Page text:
Almost a month after being fired by the Tampa Bay Lightning, Barry Melrose sounded off on his former club and the people who run it.
Melrose was a guest on Toronto's Fan 590 radio station and didn't hold back his feelings about why his stint as head coach of the Lightning only lasted 16 games.
While he didn't name the people involved, Melrose said that he dealt with constant interference from people in the organization.
"I had guys in Tampa who wanted to run the team and I wouldn't let them. I was hired to coach and I coached," Melrose told the Fan 590. "I wasn't playing the right guys. I was playing certain guys too much, I wasn't playing other guys enough. Every day was a constant battle.
"Finally the guys in charge decided they wanted to coach and they got rid of me. That's what it comes down to. It obviously wasn't a hockey decision, because it's not like they've set the world on fire since they got rid of me. Now they've got guys in charge that let them do what they want and obviously that isn't working out very well either."
Lightning co-owner Len Barrie joined Mike Ross and Phil Esposito on In the Slot on XM Radio to react to Melrose's comments.
"I don't know who was in telling Barrie what to do because I don't like to get up in the morning," joked Barrie on NHL Home Ice XM 204. "I never heard about that. It must have been (co-owner) Oren Koules or (general manager) Brian Lawton but I have a hard time believing that. We had four coaches there that we let coach.
"For me, it just came down to when Barry went after Vinny Lecavalier and then went after the team and walked off the ice," Barrie continued. "You can't loss the hockey team in a six week period and Barry said it himself that he lost the team and didn't connect with the guys. If you don't connect with your team and you've lost the team 15 games into the season, you're dead.
"I told Barry Melrose about five or six things in the whole eight weeks I was there and he didn't listen to one. Maybe Barry should have listened every once in a while because he lost the team fast. Go ask the players, don't sit here and ask me."
Melrose said he had a lot of respect for Koules, but didn't want to talk about Barrie when asked directly about him.
"They gave me a chance to coach and I will always appreciate that, but like I said, I hope Oren Koules does well, I like Oren."
Despite many off-season changes to the roster, the Lightning are the worst team in the NHL, with a 6-13-8 record. In the 11 games they have played since Melrose's demise, the Lightning have won just once.
When Melrose was asked if that statistic gave him any glee, the former coach was very candid.
"I'm not going to lie to you, yeah it does, and any coach who tells you otherwise is a liar," Melrose told the Fan 590, adding, "I hope Tampa Bay doesn't win a game in the next year."
Lightning forward Steven Stamkos, who was the first pick in the 2008 NHL Entry Draft, has struggled in his debut season, posting three goals and eight assists in 27 games, with a minus-11 rating. Stamkos's ice time was one of the issues that was brought up when Melrose was fired on November 15.
Melrose, who pointed out that Stamkos was now playing fewer minutes than he had when Melrose was coaching, gave a very frank assessment of the 18-year old.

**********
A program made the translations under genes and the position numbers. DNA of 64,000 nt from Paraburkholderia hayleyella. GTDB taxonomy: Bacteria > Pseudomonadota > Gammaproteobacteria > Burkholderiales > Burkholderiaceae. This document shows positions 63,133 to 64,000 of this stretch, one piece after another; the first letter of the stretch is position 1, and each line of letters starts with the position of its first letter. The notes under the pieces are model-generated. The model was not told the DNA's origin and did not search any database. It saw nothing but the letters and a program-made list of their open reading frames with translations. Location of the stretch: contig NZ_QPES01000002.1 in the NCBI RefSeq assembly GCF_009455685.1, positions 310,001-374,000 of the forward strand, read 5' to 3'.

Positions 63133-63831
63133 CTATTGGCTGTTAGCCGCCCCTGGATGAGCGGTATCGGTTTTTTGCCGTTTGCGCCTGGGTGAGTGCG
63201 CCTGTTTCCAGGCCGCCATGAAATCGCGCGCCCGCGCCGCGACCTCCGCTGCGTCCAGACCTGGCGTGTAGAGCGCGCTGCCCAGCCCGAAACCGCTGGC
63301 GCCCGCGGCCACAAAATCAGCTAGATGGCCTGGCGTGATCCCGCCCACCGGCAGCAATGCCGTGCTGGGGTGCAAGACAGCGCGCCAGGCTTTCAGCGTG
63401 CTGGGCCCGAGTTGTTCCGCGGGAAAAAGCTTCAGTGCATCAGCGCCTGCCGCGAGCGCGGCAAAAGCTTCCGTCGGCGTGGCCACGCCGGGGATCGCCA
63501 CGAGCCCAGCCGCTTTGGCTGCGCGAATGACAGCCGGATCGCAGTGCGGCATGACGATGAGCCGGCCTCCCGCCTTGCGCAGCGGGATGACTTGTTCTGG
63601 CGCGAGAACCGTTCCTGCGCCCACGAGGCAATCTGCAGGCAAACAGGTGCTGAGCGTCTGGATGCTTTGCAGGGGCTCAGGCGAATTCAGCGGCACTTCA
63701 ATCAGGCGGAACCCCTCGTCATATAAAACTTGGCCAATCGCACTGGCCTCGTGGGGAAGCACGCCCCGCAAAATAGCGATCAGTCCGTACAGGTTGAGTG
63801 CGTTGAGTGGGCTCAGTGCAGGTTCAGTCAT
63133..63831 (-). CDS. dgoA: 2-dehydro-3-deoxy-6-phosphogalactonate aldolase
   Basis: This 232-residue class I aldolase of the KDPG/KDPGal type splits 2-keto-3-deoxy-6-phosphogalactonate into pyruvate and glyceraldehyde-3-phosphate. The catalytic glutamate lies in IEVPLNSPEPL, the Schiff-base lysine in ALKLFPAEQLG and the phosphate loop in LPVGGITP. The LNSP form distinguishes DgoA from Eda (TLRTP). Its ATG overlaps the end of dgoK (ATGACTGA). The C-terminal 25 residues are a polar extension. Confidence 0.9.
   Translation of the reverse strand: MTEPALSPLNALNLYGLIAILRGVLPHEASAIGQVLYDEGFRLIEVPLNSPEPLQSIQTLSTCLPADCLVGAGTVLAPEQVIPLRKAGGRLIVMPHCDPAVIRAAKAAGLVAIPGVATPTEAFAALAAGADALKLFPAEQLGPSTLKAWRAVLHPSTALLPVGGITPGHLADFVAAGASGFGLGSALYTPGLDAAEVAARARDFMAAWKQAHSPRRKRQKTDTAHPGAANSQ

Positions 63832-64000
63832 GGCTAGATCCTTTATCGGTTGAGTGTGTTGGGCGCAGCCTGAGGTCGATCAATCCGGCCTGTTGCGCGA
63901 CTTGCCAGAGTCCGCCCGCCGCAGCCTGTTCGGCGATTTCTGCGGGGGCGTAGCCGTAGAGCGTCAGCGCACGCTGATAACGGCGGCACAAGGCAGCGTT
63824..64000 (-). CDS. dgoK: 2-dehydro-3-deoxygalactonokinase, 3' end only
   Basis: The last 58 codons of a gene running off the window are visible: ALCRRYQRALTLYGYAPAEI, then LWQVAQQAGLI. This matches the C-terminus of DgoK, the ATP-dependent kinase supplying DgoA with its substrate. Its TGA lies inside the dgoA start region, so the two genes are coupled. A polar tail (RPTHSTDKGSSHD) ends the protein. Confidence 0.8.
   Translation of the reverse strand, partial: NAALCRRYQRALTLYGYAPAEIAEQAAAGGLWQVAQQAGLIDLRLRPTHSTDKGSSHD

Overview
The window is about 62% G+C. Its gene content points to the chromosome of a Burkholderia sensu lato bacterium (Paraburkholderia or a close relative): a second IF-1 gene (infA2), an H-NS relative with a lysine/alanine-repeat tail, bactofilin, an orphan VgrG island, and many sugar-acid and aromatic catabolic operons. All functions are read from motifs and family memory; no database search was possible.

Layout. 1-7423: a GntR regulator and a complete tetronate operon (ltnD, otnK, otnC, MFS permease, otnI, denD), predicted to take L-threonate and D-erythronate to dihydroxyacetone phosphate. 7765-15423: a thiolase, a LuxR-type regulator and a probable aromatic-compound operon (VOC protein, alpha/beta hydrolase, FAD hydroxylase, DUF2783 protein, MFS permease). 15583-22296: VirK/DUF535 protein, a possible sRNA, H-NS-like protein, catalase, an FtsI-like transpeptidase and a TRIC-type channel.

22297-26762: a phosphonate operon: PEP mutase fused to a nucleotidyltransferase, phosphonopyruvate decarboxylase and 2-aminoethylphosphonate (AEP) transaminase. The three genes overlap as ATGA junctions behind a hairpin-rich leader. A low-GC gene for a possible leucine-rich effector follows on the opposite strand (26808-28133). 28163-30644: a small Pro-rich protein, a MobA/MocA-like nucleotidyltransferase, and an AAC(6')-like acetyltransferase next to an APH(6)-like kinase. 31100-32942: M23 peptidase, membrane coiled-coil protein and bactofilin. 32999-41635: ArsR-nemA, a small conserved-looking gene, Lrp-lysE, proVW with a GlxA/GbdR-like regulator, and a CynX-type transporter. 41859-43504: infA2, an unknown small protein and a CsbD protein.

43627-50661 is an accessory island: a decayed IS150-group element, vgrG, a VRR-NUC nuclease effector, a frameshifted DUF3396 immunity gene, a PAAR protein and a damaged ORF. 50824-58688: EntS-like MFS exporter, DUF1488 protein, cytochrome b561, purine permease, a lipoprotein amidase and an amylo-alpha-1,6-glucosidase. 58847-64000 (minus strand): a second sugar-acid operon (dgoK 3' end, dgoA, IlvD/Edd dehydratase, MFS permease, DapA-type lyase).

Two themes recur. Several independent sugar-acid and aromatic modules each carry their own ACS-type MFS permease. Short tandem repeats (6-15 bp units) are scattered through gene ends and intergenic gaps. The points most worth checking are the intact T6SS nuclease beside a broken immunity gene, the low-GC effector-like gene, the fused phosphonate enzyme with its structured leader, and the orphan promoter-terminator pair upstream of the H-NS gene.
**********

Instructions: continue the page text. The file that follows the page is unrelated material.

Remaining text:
"Steven is not ready for the NHL," Melrose stated on the Fan 590. "Steven is going to be a good player..right now he's just not strong enough physically to play against defencemen who are 6'3" or 6'4" that can skate as good as him."
For his part, Rick Tocchet who replaced Melrose as the Lightning's interim coach, appears to be frustrated with his team's effort.
"To me, it's an embarrassment when you have more than three or four guys not ready to play," Tocchet told the Tampa Bay Tribune after Monday's loss to the Boston Bruins. "We warned them, and it's just embarrassing right now, it really is."
Tocchet also told the paper that he was going back to the drawing board when it came to players' ice time and roles on the team.
"We are looking for guys who are ready to work, and if there's only six of them, as a coaching staff, you take your six and you work with them," Tocchet told the Tribune. "I might have to start playing one-and-a-half lines or something like that, maybe play one defenseman. Maybe we should devise a system where we play maybe just eight guys."
Goaltender Mike Smith, who stopped 19-shots in the 5-3 loss on Monday was also looking for answers.
"The coaches have given us an opportunity to know what to do putting the game plan on the board, in practice we go through what we're supposed to be doing in situations, then we go on the ice and it's like we forgot everything," Smith said to the Tribune. "I don't know if we're a dumb team, if we just don't get it or we don't deserve to be in this league, I don't know, but we are making the same mistakes we talk about game in and game out."
Melrose, 52, was named the sixth head coach in Lightning history on June 24. Prior to that, he spent three seasons as the head coach in Los Angeles, leading the Kings to the Stanley Cup Finals for the first time in franchise history in 1993.
Melrose began his coaching career in 1987 when he led the Western Hockey League's Medicine Hat Tigers to a 44-22-6 record and the Memorial Cup title. Melrose also coached the Seattle Thunderbirds for the 1988-89 season and the Adirondack Red Wings of the American Hockey League for three seasons (1989-92). Melrose guided Adirondack to the Calder Cup championship in 1991.
"The only analogy that I can give is: In 1992, Barry Melrose was a good coach and in 2008 Barry was the same coach in a different game and a different era," Lightning co-owner Barrie concluded.
Prior to joining the Lightning, Melrose served as NHL studio analyst for ESPN and ESPN2.